PubMed ID
16049422 View in PubMed
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Home use of two doses of misoprostol after mifepristone for medical abortion: a pilot study in Sweden and France.

https://arctichealth.org/en/permalink/ahliterature63129
Source
Eur J Contracept Reprod Health Care. 2005 Sep;10(3):184-91
Publication Type
Article
Date
Sep-2005
Author
W H Clark
D. Hassoun
K. Gemzell-Danielsson
C. Fiala
B. Winikoff
Author Affiliation
Gynuity Health Projects, New York, USA.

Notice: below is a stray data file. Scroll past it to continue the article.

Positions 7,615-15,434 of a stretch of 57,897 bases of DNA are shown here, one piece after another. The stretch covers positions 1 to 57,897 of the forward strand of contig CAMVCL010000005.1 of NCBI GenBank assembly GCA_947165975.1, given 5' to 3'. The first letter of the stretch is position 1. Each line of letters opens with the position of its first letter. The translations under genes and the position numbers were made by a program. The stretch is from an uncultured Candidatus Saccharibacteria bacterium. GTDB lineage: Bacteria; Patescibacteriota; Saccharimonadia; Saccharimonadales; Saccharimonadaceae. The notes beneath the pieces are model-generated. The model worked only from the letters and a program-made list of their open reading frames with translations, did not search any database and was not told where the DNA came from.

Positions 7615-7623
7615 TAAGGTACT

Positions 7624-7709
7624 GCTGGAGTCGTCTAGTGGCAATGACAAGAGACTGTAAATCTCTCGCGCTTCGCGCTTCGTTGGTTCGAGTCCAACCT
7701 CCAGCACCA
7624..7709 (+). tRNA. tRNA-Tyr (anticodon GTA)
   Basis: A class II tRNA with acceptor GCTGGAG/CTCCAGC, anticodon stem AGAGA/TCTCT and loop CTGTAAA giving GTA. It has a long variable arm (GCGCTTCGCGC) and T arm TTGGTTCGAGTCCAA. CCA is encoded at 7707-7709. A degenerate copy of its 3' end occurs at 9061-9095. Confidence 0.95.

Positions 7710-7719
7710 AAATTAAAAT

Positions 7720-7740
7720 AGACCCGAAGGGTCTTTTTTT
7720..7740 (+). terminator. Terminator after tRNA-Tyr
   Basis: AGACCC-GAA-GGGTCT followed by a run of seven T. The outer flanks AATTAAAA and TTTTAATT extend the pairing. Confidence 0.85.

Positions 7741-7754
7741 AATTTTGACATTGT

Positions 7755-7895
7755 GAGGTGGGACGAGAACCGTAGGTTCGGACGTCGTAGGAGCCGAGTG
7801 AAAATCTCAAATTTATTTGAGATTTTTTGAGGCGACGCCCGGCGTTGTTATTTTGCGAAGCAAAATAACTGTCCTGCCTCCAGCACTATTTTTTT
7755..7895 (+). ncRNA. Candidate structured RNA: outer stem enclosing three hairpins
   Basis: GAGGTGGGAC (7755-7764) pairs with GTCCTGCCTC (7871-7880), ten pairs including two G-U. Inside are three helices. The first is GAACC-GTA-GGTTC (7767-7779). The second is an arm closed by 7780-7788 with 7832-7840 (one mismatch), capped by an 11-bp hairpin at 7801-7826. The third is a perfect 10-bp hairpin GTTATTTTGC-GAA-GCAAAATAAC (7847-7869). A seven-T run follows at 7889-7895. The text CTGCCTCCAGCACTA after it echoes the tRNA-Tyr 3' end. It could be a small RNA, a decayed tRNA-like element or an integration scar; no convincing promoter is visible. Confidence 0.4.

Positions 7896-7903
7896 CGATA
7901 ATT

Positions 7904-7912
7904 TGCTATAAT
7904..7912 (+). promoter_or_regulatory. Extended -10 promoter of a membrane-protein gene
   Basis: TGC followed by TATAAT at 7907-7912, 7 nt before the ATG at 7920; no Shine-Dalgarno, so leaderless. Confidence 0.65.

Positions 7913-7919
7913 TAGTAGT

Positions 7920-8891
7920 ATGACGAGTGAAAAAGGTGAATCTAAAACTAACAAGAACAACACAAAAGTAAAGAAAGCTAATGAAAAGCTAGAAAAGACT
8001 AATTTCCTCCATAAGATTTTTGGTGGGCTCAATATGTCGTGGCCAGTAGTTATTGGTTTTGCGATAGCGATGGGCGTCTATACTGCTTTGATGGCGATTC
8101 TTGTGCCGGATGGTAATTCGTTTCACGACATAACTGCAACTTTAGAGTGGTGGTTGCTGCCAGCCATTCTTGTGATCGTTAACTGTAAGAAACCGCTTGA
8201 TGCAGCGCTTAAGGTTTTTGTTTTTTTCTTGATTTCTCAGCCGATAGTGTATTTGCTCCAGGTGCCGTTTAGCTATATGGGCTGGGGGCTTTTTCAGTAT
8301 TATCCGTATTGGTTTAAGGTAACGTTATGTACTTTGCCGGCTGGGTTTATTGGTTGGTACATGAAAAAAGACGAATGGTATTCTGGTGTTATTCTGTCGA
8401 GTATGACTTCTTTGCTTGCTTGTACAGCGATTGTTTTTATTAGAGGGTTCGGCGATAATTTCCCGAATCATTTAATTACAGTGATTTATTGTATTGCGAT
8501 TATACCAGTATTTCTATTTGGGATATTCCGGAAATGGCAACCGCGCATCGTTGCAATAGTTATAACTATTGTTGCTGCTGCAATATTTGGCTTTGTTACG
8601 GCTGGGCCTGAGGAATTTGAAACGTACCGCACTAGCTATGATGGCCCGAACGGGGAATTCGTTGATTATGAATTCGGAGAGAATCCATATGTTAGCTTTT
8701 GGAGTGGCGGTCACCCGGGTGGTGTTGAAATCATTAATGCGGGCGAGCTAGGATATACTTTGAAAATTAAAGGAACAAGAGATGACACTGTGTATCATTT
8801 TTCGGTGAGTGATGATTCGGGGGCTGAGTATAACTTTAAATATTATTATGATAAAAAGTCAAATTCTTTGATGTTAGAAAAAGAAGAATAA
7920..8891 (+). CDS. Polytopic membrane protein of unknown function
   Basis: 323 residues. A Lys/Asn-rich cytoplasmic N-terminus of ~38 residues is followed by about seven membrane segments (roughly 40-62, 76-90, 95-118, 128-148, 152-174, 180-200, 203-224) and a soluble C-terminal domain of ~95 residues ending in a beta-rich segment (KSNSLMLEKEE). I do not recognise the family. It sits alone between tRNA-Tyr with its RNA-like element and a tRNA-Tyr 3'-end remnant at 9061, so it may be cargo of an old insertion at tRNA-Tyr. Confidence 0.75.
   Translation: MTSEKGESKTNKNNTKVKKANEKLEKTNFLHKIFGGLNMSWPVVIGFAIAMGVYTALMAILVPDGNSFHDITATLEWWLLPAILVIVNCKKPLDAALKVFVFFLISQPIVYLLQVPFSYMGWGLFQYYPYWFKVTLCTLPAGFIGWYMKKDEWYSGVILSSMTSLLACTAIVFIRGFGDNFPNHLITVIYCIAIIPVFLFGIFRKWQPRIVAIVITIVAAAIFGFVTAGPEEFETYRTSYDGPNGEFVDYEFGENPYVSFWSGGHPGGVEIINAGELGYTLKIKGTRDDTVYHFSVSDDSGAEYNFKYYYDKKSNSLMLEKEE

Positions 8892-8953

Source
Eur J Contracept Reprod Health Care. 2005 Sep;10(3):184-91
Date
Sep-2005
Language
English
Publication Type
Article
Keywords
Abortifacient Agents - administration & dosage - adverse effects
Abortion, Induced - methods
Adult
Female
France
Humans
Middle Aged
Mifepristone - administration & dosage - adverse effects
Misoprostol - administration & dosage - adverse effects
Patient satisfaction
Pilot Projects
Pregnancy
Sweden
Abstract